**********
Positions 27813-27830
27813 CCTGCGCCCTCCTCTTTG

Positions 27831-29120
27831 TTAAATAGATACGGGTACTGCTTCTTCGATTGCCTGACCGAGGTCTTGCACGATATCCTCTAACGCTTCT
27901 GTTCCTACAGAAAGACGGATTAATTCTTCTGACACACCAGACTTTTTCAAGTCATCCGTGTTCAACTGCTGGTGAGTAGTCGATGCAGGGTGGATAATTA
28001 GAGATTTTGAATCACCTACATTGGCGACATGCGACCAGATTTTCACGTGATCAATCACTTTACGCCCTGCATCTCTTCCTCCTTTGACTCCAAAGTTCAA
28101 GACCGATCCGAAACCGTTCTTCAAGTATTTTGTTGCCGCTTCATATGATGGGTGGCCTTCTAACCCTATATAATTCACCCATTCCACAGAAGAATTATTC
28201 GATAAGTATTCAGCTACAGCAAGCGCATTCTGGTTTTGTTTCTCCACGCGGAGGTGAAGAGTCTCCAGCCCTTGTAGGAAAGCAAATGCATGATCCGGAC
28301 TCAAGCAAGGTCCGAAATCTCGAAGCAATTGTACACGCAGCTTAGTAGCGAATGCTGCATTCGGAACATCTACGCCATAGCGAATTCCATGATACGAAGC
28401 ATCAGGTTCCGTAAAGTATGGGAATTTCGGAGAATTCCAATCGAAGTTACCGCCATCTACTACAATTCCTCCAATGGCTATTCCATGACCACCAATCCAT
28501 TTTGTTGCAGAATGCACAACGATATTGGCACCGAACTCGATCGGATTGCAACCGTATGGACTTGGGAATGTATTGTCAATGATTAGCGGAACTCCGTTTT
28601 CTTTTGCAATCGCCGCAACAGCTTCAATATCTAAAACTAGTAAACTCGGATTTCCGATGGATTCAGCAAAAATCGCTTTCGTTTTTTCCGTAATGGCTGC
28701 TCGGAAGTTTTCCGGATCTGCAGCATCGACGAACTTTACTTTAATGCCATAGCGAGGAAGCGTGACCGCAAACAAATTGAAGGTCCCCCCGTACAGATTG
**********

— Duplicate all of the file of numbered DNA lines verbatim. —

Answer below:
Positions 27813-27830
27813 CCTGCGCCCTCCTCTTTG

Positions 27831-29120
27831 TTAAATAGATACGGGTACTGCTTCTTCGATTGCCTGACCGAGGTCTTGCACGATATCCTCTAACGCTTCT
27901 GTTCCTACAGAAAGACGGATTAATTCTTCTGACACACCAGACTTTTTCAAGTCATCCGTGTTCAACTGCTGGTGAGTAGTCGATGCAGGGTGGATAATTA
28001 GAGATTTTGAATCACCTACATTGGCGACATGCGACCAGATTTTCACGTGATCAATCACTTTACGCCCTGCATCTCTTCCTCCTTTGACTCCAAAGTTCAA
28101 GACCGATCCGAAACCGTTCTTCAAGTATTTTGTTGCCGCTTCATATGATGGGTGGCCTTCTAACCCTATATAATTCACCCATTCCACAGAAGAATTATTC
28201 GATAAGTATTCAGCTACAGCAAGCGCATTCTGGTTTTGTTTCTCCACGCGGAGGTGAAGAGTCTCCAGCCCTTGTAGGAAAGCAAATGCATGATCCGGAC
28301 TCAAGCAAGGTCCGAAATCTCGAAGCAATTGTACACGCAGCTTAGTAGCGAATGCTGCATTCGGAACATCTACGCCATAGCGAATTCCATGATACGAAGC
28401 ATCAGGTTCCGTAAAGTATGGGAATTTCGGAGAATTCCAATCGAAGTTACCGCCATCTACTACAATTCCTCCAATGGCTATTCCATGACCACCAATCCAT
28501 TTTGTTGCAGAATGCACAACGATATTGGCACCGAACTCGATCGGATTGCAACCGTATGGACTTGGGAATGTATTGTCAATGATTAGCGGAACTCCGTTTT
28601 CTTTTGCAATCGCCGCAACAGCTTCAATATCTAAAACTAGTAAACTCGGATTTCCGATGGATTCAGCAAAAATCGCTTTCGTTTTTTCCGTAATGGCTGC
28701 TCGGAAGTTTTCCGGATCTGCAGCATCGACGAACTTTACTTTAATGCCATAGCGAGGAAGCGTGACCGCAAACAAATTGAAGGTCCCCCCGTACAGATTG